« Reply #13 on: October 13, 2015, 08:37:23 AM »
Well then, enjoy your low deductibles!
Unfortunately, that's not even necessarily true. I have been on a catastrophic exchange plan that was not HSA-eligible.

I've even seen plans on the exchange that had identical coverage and identical deductibles, where the only difference is that the one that was HSA-eligible had a higher premium. It's total bullshit. The ACA should have either just let everybody have an HSA regardless of plan, or decreed that "every plan with max out of pocket over $X is HSA-eligible" or something like that.

karaishere

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Re: I can't get an HSA? Really?
« Reply #14 on: October 13, 2015, 09:11:47 AM »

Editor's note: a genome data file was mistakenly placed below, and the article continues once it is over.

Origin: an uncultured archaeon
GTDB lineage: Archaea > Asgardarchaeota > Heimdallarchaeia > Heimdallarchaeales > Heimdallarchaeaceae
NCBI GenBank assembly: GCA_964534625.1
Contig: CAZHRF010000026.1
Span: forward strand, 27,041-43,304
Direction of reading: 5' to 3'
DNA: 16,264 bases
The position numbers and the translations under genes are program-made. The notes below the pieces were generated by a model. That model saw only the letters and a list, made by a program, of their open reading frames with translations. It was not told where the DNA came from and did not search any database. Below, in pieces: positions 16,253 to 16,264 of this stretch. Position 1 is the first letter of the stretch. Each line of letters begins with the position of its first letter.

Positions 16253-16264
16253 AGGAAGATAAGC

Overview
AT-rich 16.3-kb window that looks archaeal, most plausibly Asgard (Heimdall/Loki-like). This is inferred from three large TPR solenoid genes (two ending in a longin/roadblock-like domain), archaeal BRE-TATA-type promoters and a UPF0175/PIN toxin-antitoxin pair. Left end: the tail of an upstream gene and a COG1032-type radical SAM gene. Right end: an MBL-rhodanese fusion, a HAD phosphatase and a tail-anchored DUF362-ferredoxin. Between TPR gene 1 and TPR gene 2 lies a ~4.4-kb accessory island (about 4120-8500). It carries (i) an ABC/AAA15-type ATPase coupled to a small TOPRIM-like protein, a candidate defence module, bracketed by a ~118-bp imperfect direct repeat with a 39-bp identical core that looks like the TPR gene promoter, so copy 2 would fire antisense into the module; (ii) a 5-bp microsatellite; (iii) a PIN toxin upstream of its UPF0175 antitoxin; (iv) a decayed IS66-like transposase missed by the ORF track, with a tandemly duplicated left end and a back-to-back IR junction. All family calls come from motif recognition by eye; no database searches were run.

If you're employer NEVER offers a HDHP you do have the option if you buy your own coverage in FIRE to buy one, then set up your own HSA.  Odds are you probably can get some premium credits too.

How does one do this? I'm self-employed and thus buy my own health insurance, but I had always heard that HSAs were for other people of the non-self-employment scenario. I would love to take advantage of an HSA.

Jack

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Re: I can't get an HSA? Really?
« Reply #15 on: October 13, 2015, 09:26:29 AM »
If you're employer NEVER offers a HDHP you do have the option if you buy your own coverage in FIRE to buy one, then set up your own HSA.  Odds are you probably can get some premium credits too.

How does one do this? I'm self-employed and thus buy my own health insurance, but I had always heard that HSAs were for other people of the non-self-employment scenario. I would love to take advantage of an HSA.